As with other disorders being proposed for DSM-5, due out in 2013, the boundary between normalcy and supposed pathology is fuzzy and arbitrary, writes Winters. Findings from a recent Internet survey he conducted suggest that more than four out of every ten men and one out of five women might meet the "excessive sexuality" criterion, operationalized as an average of seven or more orgasms per week.
And if behaviors that interfere with other responsibilities are evidence of pathology in the sexual realm, why not create formal mental disorders for other types of preoccupations? For example, why not pathologize a tenure-track professor who prioritizes academic work over family and friends? (I was glad Winters did not mention excessive blogging as an example of a potential mental illness, but then I remembered that Internet Addiction has already been proposed for the DSM.)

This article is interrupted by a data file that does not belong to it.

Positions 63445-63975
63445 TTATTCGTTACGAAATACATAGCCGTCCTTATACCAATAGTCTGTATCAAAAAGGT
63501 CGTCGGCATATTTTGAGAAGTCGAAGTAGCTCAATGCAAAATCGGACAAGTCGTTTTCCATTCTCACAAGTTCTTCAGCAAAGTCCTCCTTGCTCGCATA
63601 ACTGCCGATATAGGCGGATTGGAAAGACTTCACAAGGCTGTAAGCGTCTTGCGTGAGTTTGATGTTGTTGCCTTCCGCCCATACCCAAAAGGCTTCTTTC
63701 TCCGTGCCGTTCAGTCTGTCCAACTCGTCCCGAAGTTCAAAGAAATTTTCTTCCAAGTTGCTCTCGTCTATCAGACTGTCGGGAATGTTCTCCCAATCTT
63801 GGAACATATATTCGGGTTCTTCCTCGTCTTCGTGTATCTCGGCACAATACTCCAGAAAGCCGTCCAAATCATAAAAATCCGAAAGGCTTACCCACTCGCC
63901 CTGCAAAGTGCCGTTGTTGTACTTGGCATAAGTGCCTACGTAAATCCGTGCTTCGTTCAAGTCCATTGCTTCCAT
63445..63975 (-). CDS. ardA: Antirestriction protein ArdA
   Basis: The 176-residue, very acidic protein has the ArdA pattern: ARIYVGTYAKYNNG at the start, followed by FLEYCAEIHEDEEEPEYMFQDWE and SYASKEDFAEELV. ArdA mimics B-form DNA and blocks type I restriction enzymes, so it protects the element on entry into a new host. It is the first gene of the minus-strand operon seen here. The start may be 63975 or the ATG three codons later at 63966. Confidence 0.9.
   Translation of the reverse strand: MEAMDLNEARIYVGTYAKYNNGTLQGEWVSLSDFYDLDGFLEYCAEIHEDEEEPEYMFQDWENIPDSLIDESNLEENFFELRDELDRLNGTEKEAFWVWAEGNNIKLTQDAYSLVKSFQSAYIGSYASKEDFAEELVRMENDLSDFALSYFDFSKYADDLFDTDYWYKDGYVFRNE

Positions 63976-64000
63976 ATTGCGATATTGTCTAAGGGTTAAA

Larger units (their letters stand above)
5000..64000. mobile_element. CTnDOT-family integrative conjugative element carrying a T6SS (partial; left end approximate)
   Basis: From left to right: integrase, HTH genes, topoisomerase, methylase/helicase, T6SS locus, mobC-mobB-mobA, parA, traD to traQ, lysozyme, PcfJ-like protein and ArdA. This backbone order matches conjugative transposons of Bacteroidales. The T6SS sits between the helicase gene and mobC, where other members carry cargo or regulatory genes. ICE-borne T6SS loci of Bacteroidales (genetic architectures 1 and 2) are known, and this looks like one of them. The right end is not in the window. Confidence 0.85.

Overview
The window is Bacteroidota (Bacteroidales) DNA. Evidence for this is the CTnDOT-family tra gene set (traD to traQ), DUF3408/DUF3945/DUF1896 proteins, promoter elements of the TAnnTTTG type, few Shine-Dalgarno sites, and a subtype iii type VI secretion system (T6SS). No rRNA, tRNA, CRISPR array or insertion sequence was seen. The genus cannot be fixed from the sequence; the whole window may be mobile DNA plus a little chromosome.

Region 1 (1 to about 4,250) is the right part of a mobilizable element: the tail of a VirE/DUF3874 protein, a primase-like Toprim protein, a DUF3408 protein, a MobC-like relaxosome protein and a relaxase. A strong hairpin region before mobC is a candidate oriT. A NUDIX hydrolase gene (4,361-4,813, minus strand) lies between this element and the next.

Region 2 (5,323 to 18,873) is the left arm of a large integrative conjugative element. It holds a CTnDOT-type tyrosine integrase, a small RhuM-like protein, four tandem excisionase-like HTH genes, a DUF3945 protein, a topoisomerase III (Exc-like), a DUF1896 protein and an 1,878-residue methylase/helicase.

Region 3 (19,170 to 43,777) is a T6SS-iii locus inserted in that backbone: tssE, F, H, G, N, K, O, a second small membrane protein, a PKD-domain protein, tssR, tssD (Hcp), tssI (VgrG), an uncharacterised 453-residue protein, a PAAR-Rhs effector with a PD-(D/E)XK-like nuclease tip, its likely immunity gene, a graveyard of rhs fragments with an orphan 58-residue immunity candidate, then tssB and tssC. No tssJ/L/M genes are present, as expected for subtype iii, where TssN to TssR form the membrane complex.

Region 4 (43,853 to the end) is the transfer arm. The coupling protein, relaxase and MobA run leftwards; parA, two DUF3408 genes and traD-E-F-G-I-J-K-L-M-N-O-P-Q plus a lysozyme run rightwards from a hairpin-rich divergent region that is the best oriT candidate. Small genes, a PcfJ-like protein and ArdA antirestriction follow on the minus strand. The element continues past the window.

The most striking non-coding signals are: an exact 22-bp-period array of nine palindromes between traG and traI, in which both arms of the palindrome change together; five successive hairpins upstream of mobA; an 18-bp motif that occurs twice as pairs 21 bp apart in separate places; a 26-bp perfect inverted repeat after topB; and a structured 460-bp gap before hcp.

The criterion of engaging in sexual behavior to enhance mood is similarly problematic:
[I]f we are to accept that repeatedly engaging in sexual behaviors to enhance mood is symptomatic of a distinct sexual disorder, then we must also be willing to accept that repeatedly engaging in non-sexual rewarding behaviors for a similar effect is symptomatic of other corresponding mental disorders…. [But] the DSM does not include disorders of watching too much television, or shopping, exercising, or working too much.As Winters points out, an unstated bias against sexual expression outside of a traditional monogamous marital dyad seems the basis for calling some sexual behaviors -- such as one-night stands, anonymous sex, and multiple partners -- evidence of disease.
Ultimately, he concludes that while excessive sexuality may be problematic and distressing for some, and in such cases merits clinical attention, a new diagnosis may be of "dubious value."
Except, I might add, to the civil commitment industry, increasingly desperate for new diagnoses to justify the civil commitment of sex offenders who do not qualify for recognized mental illnesses.